What is trauma and do I have it?

Updated: Jul 19

Trauma is the result of stressful events that shatter your sense of security, making you feel helpless in a perceived dangerous world. Trauma can leave you struggling with upsetting emotions, memories, and anxiety that won’t go away. It can also leave you feeling numb, disconnected, and unable to trust other people.

Traumatic experiences often involve a threat to life or safety, but any situation that leaves you feeling overwhelmed and isolated can result in trauma, even if it doesn’t involve physical harm. It’s not the objective circumstances that determine whether an event is traumatic, but your subjective emotional experience of the event. The more frightened and helpless you feel, the more likely you are to be traumatized.


Trauma can be caused by:

  • One-time events, such as an accident, injury, or a violent attack, especially if it was unexpected or happened in childhood.

  • Ongoing, relentless stress, such as living in a crime-ridden neighborhood, battling a life-threatening illness, or experiencing traumatic events that occur repeatedly, such as bullying, domestic violence, or childhood neglect.

  • Commonly overlooked causes, the sudden death of someone close, the breakup of a significant relationship, or a humiliating or deeply disappointing experience, especially if someone was deliberately cruel.

Coping with the trauma of a natural or manmade disaster can present unique challenges—even if you weren’t directly involved in the event. In fact, while it’s highly unlikely any of us will ever be the direct victims of a terrorist attack, plane crash, or mass shooting, for example, we’re all regularly bombarded by horrific images on social media and news sources of those people who have been. Viewing these images over and over can overwhelm your nervous system and create traumatic stress. Whatever the cause of your trauma, and whether it happened years ago or yesterday, you can make healing changes and move on with your life.


Childhood trauma and the risk of future trauma

While traumatic events can happen to anyone, you’re more likely to be traumatized by an event if you’re already under a heavy stress load, have recently suffered a series of losses, or have been traumatized before—especially if the earlier trauma occurred in childhood. Childhood trauma can result from anything that disrupts a child’s sense of safety, including:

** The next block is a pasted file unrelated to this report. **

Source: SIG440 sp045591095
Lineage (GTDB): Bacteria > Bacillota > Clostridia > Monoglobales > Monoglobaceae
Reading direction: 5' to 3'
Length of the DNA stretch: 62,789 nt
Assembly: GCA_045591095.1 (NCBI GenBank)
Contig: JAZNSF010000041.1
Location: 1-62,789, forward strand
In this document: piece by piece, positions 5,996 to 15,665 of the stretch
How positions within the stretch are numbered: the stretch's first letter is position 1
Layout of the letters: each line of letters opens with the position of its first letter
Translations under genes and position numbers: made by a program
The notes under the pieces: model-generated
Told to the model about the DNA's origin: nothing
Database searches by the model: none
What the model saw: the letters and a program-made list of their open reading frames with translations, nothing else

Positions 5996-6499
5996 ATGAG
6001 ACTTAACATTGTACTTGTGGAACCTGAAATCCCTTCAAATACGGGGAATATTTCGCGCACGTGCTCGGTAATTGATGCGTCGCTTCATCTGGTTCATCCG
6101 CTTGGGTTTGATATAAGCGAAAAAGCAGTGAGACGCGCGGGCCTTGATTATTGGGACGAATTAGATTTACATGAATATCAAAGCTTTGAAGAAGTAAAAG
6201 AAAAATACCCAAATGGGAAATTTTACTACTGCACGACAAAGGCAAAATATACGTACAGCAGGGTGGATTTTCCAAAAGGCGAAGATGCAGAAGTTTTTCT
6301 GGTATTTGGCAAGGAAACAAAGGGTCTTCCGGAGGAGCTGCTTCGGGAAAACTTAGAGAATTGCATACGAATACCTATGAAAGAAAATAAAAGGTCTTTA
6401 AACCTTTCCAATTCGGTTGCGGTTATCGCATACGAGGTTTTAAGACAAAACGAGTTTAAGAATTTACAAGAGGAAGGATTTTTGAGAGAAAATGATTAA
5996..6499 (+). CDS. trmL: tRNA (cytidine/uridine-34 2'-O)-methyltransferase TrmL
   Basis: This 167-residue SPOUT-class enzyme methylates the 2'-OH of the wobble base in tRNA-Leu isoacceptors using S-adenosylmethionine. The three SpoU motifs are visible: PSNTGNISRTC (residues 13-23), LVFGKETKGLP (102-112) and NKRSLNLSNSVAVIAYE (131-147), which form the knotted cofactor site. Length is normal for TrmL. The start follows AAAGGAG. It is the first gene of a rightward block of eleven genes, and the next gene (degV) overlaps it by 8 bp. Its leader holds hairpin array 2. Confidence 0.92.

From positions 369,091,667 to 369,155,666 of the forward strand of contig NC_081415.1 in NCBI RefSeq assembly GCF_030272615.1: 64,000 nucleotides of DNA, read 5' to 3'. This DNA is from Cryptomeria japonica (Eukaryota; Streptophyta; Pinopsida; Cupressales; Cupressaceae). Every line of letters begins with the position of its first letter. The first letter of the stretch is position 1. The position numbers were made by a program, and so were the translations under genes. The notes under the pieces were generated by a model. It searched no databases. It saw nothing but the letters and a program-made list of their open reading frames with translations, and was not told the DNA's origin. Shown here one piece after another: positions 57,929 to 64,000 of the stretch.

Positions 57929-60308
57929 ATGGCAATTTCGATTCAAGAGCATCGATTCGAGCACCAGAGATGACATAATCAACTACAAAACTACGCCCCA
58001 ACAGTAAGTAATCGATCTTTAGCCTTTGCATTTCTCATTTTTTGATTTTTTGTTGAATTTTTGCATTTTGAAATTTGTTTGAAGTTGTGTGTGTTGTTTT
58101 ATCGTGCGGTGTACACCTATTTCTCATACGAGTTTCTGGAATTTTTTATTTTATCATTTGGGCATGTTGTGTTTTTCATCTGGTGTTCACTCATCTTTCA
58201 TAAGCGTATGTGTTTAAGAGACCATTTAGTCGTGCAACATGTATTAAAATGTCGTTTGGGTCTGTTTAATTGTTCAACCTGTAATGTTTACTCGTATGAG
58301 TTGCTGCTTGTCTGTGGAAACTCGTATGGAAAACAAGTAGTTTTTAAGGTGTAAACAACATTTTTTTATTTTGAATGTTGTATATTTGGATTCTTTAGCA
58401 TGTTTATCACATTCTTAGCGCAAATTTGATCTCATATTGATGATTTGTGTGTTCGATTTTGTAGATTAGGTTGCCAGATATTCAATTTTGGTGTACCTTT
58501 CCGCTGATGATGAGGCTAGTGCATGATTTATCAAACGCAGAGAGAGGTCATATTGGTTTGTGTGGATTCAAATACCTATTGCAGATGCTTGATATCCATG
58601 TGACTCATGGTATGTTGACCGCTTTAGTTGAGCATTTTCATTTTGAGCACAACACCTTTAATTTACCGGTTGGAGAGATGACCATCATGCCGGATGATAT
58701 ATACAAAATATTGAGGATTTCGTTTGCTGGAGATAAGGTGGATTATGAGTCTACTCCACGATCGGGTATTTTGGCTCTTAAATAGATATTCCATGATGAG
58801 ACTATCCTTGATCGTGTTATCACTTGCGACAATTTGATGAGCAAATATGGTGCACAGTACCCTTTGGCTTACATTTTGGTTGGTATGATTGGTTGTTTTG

• An unstable or unsafe environment

  • Separation from a parent

  • Serious illness

  • Intrusive medical procedures

  • Sexual, physical, or verbal abuse

  • Domestic violence

  • Neglect

  • Being teased as a child

  • Having an overly critical parent

  • Living in a high-conflict family

  • Experiencing a lot of unpredictability

  • Moving a lot as a kid

  • Having an unsupportive parent

  • Losing a loved one or a pet

  • Having a parent who expects perfection

Experiencing trauma in childhood can result in a severe and long-lasting effect. When childhood trauma is not resolved, a sense of fear and helplessness carries over into adulthood, setting the stage for further trauma.

Examples of Traumatic Events in Childhood

Possible Impacts in Adulthood

Frequent moves

Difficulty building and maintaining relationships

Being teased by peers

Fear of rejection and social anxiety

Overly critical parent

Difficulty tolerating feedback from others

People close to you leave

Fear of abandonment,

Parent expects perfections

Irrational fear of making mistakes

Living in a high-conflict family

Conflict avoidance, difficulty expressing your needs effectively

Symptoms of trauma

We all react to trauma in different ways, experiencing a wide range of physical and emotional reactions. There is no “right” or “wrong” way to think, feel, or respond, so don’t judge your own reactions or those of other people. Your responses are NORMAL reactions to ABNORMAL events.

Emotional & psychological symptoms:

  • Shock, denial, or disbelief

  • Confusion, difficulty concentrating

  • Anger, irritability, mood swings

  • Anxiety and fear

  • Guilt, shame, self-blame

  • Withdrawing from others

  • Feeling sad or hopeless

  • Feeling disconnected or numb

Physical symptoms:

  • Insomnia or nightmares

  • Fatigue

  • Being startled easily

  • Difficulty concentrating

  • Racing heartbeat

  • Edginess and agitation

  • Aches and pains

  • Muscle tension

Healing from trauma

For some trauma symptoms can last a few days to a few months, gradually fading as you process the unsettling event. But even when you’re feeling better, you may be troubled from time to time by painful memories or emotions—especially in response to triggers such as an anniversary of the event or something that reminds you of the trauma.

If your trauma symptoms don’t ease up—or if they become even worse—and you find that you’re unable to move on from the event for a prolonged period of time, you may be experiencing Post-Traumatic Stress Disorder (PTSD). While trauma is a normal response to a disturbing event, it becomes PTSD when your nervous system gets “stuck” and you remain in a feeling of shock, unable to make sense of what happened or process your emotions.


If you would like to heal from your trauma, please click here or call (630) 601-3460 to schedule a free consultation call with our staff of trained trauma specialists.


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